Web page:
by the bomb. .
German-Fire Far From
Real Foe, Says Davis.
LOSS FIXED AT $30,000,000
American Consul Forced Un
derground, Mourns Dahlias.
All of Some Homes but Chimneys
Destroyed Others Deprived or
Only One Room Relics Go and
All Parts of City Hit.
(Copyright, 1014. by the Wheeler Syndicate.
PARIS. Sept. 25. (Special.) (De
layed In Transmission.) This morn
ing. In the Paris papers, the official
German excuse for the bombardment
of Rheims was published. It says that
the French batteries were so placed
that in replying to them it was Impos
sible to avoid shelling the city.
It would not be proper for me to tell
where the French batteries were, but I
know exactly where they were, and if
the German guns, aimed at them,
missed them and hit the cathedral, the
German marksmanship is deteriorating.
Brace Shots Find Range.
To find the range the artillery sends
what In the American Army are called
brace shots one aimed at a point be
yond the mark and one short of it.
From the explosions of these two shells
the gunner Is able to determine how
far he Is off the target and accordingly
regulates his sights.
Not more at the most than three of
these experimental brace shots should
be necessary, and as one of each brace
is purposely aimed to fall short of the
target, only three German shells, or, as
there were two French positions, six
German shells .should ' have, fallen be
yond the -batteries and into the city.
And yet, for four days the city was
Germans Miss Target by Mile.
To make sure I today asked French,
English and American Army officers
what margin of error they thought ex
cusable after the range was deter
mined. They all agreed that after his
range was found an artillery officer
who missed it by from 50 to 100 yards
ought to be court-martialed.
"The Germans "missed" by one mile.
I walked over the district that had
been destroyed by these accidental shots
and it stretched from the northeastern
outskirts of Rheims in a straight line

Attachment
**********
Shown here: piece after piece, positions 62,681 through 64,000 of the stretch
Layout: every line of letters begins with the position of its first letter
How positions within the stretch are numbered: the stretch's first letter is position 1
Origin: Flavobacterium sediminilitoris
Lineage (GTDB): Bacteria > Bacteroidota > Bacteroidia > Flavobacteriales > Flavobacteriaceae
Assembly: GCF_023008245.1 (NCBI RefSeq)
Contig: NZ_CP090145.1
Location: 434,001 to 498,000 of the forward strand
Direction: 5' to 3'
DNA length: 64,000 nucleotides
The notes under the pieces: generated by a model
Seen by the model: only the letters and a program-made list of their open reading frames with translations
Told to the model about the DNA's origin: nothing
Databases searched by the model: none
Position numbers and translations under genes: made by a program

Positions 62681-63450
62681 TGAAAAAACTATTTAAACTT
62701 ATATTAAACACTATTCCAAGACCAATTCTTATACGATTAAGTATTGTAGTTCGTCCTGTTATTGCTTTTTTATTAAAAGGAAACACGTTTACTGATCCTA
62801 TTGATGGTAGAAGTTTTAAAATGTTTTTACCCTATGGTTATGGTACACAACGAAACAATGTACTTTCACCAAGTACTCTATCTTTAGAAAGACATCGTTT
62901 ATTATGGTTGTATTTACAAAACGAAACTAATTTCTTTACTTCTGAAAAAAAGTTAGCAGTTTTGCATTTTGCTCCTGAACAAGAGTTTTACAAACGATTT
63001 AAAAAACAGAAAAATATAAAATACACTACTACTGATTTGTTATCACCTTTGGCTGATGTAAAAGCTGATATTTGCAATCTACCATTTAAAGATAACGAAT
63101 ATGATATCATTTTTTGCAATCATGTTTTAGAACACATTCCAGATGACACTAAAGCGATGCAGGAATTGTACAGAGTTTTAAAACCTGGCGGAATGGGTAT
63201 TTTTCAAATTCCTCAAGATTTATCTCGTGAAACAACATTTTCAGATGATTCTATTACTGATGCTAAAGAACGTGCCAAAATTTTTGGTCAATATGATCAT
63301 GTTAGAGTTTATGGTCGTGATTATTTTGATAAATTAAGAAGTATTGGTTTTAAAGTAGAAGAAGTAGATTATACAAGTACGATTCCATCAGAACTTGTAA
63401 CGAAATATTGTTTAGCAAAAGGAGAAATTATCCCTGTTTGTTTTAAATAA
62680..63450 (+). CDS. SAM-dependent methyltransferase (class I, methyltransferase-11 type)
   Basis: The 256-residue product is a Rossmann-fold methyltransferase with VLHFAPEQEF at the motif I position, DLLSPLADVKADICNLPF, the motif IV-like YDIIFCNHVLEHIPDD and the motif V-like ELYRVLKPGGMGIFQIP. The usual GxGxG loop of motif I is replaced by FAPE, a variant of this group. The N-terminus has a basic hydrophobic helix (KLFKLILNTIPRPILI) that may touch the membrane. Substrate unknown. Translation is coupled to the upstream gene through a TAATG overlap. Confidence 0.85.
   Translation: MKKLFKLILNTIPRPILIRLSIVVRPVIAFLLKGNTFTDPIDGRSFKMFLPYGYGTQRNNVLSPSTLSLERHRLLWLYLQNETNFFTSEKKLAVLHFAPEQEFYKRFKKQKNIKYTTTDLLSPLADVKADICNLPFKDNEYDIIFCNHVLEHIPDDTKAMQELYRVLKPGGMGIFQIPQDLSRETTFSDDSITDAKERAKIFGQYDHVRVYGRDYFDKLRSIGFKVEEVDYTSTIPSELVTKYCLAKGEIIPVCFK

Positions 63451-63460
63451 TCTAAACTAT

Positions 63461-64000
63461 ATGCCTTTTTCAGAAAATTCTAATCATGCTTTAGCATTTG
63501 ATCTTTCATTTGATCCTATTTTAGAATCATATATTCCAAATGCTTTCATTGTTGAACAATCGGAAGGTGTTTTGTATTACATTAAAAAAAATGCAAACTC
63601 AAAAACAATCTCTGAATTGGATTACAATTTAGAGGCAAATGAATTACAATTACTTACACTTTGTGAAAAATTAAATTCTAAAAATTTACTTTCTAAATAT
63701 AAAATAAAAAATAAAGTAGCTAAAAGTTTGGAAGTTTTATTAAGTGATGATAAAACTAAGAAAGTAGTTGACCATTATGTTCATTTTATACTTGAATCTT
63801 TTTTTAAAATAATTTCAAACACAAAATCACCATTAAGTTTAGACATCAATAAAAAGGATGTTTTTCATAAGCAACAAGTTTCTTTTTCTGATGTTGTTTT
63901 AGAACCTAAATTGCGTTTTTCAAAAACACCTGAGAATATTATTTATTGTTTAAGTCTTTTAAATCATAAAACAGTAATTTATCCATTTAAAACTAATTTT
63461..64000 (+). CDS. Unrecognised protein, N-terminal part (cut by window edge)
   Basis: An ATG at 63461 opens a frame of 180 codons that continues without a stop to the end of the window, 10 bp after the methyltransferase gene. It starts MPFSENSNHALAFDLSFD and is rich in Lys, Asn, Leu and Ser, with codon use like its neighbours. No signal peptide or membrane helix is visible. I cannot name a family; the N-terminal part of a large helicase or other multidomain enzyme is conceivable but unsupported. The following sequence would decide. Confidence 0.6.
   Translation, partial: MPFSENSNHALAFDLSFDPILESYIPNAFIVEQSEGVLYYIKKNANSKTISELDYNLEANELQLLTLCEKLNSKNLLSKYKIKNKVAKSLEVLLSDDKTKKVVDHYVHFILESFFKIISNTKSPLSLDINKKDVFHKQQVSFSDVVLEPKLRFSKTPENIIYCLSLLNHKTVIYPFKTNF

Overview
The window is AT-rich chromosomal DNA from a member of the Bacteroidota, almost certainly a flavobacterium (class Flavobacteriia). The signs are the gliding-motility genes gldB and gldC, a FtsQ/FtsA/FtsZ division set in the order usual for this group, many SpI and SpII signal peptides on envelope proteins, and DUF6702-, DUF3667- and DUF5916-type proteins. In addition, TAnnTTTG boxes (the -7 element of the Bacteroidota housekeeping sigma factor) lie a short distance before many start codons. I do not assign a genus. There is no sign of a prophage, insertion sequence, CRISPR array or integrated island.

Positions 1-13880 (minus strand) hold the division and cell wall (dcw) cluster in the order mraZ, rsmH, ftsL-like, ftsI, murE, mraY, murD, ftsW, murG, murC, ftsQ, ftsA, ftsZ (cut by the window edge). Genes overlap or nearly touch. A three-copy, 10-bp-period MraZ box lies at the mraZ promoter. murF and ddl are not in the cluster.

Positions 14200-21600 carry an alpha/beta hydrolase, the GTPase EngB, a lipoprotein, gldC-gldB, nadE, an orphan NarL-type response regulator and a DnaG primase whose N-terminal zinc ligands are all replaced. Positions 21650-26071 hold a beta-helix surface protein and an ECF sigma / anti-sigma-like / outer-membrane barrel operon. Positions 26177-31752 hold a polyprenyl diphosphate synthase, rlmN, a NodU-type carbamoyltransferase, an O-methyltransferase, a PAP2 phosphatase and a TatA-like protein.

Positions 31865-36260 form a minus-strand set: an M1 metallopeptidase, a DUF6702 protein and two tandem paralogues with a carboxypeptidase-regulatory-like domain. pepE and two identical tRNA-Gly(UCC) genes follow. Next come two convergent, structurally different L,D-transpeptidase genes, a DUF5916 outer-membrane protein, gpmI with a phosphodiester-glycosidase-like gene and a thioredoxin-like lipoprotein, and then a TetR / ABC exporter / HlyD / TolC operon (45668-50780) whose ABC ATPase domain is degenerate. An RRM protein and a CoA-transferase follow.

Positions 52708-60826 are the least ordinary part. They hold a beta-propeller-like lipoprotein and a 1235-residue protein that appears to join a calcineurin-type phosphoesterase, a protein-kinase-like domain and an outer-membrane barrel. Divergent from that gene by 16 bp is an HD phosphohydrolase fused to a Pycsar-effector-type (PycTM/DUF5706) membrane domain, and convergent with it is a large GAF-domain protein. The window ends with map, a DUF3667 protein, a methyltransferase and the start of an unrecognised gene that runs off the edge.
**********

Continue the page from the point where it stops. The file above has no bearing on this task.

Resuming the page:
to the cathedral. Shells that fell short
of the cathedral for a quarter of a mile
destroyed entirely three .city blocks.
The heart of this district is the Place
AH Parts of City Hit.
In every direction at a distance of
a mile from the Place Godinot 1 passed
houses wrecked by shells, south at the
Parus, north at the railroad. There
Is no part of Rheims that these shells
aimed at the French batteries did not
hit. If Rheims . accepts the German
excuse she might suggest to .them that
the next time they bombard. If they
aim at the city they may hit the
French batteries.
The Germans say that the damage
done was from fires, not shells. But
that is not the case. Destruction by
firo was slight. Houses wrecked by
shells where there was no Are out
numbered those that were burning ten
to one. In no house was there probably
any "other fire than in the kitchen
stove and that had been smothered by
falling masonry and tiles.
Except for Red Cross volunteers
seeking among the ruins for wounded
that part of the city that suffered most
was deserted. Shells still were falling
on houses as yet intact and those partly
destroyed were empty.
Refugees Arouse Pity. -
One saw pitiful attempts to save the
pieces, and in. places, as though evic
tions were going forward, chairs, pic
tures, cooking pans, bedding were plied
in heaps. There was none to guard
them, certainly there was no one so
unfeeling as to disturb them", and I
saw neither looting nor any effort to
guard against it. In their common dan
ger and horror, the citizens of Rheims
of all classes seemed dravvn closely to
gether. The manner of all was sub
dued and gentle like those who stood
at an open grave.
The shells played the most incon
ceivable pranks. In some streets the
houses and shops along ono side were
entirely wiped out and the other un
touched. In the Rue du Cardinal, du
Lorraine, every house was gone. Where
they once stood were cellars filled
with powdered stone. Tall chimneys
that one 'would have thought a strong
wind might dislodge were holding
themselves erect, while the surround
ing walls, three feet thick, had been
crumpled into rubbish. In some houses
a shell had removed one room only and
as neatly as though it were the work
of masons and carpenters. The waste
was appalling.
- Old Relics Destroyed.
Among the ruins I saw a good paint
ing in rags ana in gardens statues cov
ered with the moss of centuries
smashed. In many places and still on
the pedestal you would see a headless
(Concluded on Page 5.)
The Weather.
YESTERDAY'S Maximum temperature, 75
degree; minimum, 60 degree.
TODAY'S Fair; variable winds becoming
Rheims" destruction Intended by Germans,
Richard Harding Davis hints. Page J